Reflecting on Suffering

We had moved out of it just a few months before Katrina hit.

This evening I was at an event where the Episcopal Bishop of Rhode Island, the Right Reverend Wolf spoke. She recalled her time spent living in homeless shelters as a homeless person (this was during her sabbatical and she readily admits that the fact that she always had a home to got to made a great difference in her experience from those she was with). Bishop Wolf compared her time with the experiences that those of us in Louisiana are going through and have gone through since Katrina. She related one story of a woman who would cry herself to sleep at night, every night. Bishop Wolf commented, “I cannot imagine what secret she hides so deeply that it comes out at night in her tears. A secret that she may not even be aware of herself.”

This is next door to our old home. We had moved out of it just a few months before Katrina hit.

This is next door to our old home. We had moved out of it just a few months before Katrina hit.

This afternoon I picked up our daughter from school. On the way home we talked about why one of her classmates has become so mean and is acting out. I tried to explain to her that I think the storm affected her more deeply than anyone may have realized. Izzy said, “But the house was fine. The storm didn’t really hurt them.” Oh but it did.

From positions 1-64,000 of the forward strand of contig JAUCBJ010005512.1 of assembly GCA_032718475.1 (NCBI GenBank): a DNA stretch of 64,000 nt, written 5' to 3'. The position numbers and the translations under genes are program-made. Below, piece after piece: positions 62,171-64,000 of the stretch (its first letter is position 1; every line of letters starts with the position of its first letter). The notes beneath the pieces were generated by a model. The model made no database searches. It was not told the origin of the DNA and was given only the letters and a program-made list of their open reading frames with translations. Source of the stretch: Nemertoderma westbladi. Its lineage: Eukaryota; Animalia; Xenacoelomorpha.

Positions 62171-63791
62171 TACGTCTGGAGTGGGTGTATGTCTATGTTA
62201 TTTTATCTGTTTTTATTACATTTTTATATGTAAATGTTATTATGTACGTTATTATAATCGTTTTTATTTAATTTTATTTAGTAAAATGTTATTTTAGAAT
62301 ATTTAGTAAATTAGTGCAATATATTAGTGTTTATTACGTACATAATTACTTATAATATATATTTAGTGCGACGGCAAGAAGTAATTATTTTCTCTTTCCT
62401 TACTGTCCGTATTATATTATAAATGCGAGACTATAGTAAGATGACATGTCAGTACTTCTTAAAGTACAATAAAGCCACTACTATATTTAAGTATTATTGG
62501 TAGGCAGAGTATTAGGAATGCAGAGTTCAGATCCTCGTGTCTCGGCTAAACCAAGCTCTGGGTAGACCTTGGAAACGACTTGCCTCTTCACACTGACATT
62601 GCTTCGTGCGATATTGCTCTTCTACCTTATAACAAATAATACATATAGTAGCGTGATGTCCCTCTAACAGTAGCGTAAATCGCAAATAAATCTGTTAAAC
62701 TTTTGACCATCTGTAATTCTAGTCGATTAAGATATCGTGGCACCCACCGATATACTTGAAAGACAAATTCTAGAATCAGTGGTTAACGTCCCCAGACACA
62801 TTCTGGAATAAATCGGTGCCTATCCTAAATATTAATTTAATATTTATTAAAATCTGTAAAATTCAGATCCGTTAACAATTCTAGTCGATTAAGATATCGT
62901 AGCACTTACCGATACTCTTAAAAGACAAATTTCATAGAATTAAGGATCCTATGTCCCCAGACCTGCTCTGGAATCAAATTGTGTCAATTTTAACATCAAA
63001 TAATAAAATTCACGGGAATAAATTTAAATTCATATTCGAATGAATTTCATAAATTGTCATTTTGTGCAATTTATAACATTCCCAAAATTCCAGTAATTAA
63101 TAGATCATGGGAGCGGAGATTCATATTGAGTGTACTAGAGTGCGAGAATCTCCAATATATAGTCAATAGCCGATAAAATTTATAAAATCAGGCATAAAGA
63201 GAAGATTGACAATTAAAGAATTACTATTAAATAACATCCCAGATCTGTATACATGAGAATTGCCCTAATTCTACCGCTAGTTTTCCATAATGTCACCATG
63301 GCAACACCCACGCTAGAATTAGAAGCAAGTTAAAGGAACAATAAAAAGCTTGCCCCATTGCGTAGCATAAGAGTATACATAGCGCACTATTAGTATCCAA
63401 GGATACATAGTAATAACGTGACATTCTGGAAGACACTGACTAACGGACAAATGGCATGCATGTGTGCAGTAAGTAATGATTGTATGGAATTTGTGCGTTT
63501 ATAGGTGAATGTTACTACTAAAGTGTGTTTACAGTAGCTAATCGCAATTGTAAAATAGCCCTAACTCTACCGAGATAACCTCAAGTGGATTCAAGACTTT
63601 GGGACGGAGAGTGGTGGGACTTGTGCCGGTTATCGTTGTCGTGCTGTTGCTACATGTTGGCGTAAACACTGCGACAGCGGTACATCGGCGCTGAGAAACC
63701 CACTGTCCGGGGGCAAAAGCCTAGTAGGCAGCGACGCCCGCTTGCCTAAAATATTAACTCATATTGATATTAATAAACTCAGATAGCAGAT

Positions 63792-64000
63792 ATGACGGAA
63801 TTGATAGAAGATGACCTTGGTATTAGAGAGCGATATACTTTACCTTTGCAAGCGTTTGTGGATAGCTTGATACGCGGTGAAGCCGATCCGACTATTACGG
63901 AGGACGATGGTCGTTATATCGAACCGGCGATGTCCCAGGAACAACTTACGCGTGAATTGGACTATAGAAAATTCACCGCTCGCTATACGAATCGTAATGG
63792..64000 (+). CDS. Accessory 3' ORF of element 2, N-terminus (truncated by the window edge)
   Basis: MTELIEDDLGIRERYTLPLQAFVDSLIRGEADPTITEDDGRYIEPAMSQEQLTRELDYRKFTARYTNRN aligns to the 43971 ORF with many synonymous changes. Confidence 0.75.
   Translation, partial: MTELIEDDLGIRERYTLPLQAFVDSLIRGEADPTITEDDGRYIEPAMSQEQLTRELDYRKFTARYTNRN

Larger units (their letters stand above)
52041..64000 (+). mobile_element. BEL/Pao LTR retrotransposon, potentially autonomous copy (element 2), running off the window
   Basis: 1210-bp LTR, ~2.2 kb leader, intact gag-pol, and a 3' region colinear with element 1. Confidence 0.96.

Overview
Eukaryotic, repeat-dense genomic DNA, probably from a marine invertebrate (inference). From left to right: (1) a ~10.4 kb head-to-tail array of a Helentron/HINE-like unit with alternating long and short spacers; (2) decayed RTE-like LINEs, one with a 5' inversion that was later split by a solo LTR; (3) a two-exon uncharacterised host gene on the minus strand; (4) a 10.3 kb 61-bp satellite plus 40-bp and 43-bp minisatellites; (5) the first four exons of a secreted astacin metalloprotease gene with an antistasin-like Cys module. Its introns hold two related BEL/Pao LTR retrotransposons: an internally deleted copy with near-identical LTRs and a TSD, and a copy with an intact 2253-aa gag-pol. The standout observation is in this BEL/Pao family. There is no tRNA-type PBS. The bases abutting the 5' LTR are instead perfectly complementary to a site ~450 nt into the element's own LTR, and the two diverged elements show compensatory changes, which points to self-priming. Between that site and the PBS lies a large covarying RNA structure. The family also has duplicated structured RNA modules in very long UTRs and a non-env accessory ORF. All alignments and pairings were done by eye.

All of this and much musing over the last 5, nearly 6, months caused me to think about how we suffer. Our home fared well in the storm and we have often felt a little sheepish about that. Others, who have lost everything, are still in shock. One colleague who lost everything is more calm, balanced, and peaceful than ever before. Most of us try and help others as part of our healing and recovery. Yet I wonder about the children and those who may not realize they are suffering (or think they do not have the right to suffer and mourn). I am no psychologist. I do not pretend to understand or explain how and when or why we suffer. But I can see emotions and feelings beginning to bubble up. We cannot always explain our own feelings let alone the feelings of others. Tears come unbidden and we feel guilty for them. The woman cried herself to sleep every night. Was it a secret? Or simply suffering?

 

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